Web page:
Further information on the label tells us that the release is from a vatting of 130 casks (75 butts, 30 hogsheads and 25 puncheons) and is bottled at a healthy 48% ABV. There is no information on colouring or chill-filtration which would normally lead to the assumption that both are used but in Macallan’s case we can say no colour will have been added.
Nose: A very well-rounded and balanced nose begins with orange peel, cinnamon-dusted sultanas, sugared almonds and sponge cake. Given some time wood spice becomes more dominant with a lingering vanilla toffee. This is joined with some earthy spice including dark cocoa, which together with the orange peel evokes a dark chocolate orange.
Taste: A pleasantly mouth-coating and velvety mouthfeel deliver rich, succulent dried fruit; sultanas, prunes and blackcurrant jam. This is balanced nicely with a nuttiness, toasted walnuts in particular. The second half sees warm baking spice with vanilla and cinnamon which leads to the oak further dominating towards the finish. Unreduced, the oak threatens to become overly tannic at this point but a drop of water rein this in and deliver a sweetness to the nutty side of the palate in the form of marzipan.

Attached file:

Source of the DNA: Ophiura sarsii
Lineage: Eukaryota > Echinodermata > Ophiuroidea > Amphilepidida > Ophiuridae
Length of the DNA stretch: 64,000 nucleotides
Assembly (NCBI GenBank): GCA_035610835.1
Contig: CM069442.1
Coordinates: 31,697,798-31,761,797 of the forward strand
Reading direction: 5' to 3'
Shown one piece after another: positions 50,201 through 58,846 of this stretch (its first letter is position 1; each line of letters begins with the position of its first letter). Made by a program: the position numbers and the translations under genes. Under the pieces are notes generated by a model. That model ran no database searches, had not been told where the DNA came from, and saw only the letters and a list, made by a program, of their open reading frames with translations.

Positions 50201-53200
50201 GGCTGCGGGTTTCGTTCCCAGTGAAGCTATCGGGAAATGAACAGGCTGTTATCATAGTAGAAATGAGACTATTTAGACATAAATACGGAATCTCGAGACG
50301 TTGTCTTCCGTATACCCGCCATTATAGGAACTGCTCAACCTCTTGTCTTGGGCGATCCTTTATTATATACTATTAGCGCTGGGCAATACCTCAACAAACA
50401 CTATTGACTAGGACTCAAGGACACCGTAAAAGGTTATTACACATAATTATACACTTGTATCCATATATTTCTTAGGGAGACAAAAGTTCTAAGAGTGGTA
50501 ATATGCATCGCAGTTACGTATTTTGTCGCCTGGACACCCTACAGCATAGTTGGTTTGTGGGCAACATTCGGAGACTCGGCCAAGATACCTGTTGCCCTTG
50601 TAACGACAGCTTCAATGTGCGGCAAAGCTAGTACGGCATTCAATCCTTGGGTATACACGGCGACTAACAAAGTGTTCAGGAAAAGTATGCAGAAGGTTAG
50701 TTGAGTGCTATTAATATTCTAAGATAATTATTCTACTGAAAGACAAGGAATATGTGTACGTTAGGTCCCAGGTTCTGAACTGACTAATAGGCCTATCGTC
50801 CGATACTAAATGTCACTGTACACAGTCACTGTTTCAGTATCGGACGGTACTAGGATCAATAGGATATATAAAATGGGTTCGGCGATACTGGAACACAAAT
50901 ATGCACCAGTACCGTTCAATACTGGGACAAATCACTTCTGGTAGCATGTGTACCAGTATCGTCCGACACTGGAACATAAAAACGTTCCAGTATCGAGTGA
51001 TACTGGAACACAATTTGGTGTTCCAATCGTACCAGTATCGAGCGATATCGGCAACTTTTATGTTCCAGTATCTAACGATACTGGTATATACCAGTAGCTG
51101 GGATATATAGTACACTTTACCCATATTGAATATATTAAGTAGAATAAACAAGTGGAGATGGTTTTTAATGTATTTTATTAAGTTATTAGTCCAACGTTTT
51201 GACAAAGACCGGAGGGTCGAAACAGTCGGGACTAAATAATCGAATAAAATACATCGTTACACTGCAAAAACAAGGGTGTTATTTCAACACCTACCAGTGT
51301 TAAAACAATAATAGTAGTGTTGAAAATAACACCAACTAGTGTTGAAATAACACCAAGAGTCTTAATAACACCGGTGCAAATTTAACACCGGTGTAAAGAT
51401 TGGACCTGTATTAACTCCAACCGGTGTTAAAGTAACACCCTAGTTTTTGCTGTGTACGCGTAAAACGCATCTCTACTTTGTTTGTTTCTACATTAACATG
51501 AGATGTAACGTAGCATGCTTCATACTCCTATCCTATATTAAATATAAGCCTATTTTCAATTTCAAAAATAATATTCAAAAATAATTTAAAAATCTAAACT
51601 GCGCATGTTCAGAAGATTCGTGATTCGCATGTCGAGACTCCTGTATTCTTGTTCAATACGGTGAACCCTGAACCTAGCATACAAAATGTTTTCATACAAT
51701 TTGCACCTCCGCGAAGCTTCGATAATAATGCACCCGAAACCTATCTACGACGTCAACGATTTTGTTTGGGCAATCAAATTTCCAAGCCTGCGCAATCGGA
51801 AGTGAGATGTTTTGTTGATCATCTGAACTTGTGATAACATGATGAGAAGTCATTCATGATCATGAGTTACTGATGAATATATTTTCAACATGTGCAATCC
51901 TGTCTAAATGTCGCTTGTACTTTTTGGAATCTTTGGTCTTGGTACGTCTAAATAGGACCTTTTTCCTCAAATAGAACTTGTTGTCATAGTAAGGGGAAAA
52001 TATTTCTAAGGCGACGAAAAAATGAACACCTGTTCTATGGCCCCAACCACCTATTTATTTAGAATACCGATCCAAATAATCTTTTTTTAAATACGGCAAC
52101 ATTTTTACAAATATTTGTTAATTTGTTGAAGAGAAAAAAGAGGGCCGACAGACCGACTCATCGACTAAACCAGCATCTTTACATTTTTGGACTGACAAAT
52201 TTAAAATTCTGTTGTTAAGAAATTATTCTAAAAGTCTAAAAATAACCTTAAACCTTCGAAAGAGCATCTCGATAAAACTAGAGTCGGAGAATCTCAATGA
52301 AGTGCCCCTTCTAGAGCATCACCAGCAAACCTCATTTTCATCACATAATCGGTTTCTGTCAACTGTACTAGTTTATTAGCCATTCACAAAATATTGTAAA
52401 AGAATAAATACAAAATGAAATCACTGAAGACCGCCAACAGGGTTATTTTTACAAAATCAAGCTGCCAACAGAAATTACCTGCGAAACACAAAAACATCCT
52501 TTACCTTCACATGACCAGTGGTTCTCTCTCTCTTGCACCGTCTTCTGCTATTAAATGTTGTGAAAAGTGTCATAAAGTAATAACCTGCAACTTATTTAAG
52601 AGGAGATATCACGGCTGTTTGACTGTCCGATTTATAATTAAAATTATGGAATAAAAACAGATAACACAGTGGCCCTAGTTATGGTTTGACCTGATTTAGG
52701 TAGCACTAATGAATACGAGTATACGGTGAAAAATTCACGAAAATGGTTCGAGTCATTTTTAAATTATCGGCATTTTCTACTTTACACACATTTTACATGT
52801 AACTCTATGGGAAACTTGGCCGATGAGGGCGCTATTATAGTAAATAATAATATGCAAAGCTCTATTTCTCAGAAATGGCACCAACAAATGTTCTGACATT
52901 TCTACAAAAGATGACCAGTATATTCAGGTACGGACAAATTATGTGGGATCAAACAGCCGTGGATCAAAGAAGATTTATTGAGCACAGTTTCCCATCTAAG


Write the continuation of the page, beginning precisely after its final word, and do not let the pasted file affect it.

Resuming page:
Finish: The fruit and nut theme gently fades and leaves an interesting roasted malt character.
This is a fantastic example of whisky composition: layers of character and several dimensions that never stray too far from a central theme. Exactly the sort of whisky that would work very well as the flagship of a core range.
The second release of the series is a collaboration with the Roca brothers – Joan Josep and Jordi – founders of highly acclaimed restaurant El Celler de Can Roca, a trio of skill and experience when it comes to all things flavour. The parallels may not be too direct when it comes to creating flavour in the kitchen versus the dunnage warehouse, so this whisky has the potential to be a fresh perspective on cask selection and blending. Or for the cynical, a nice storyline for another new release in lieu of an age statement or other details. This is perhaps an unfair assertion given that once again we are privy to additional information on the composition of the vatting: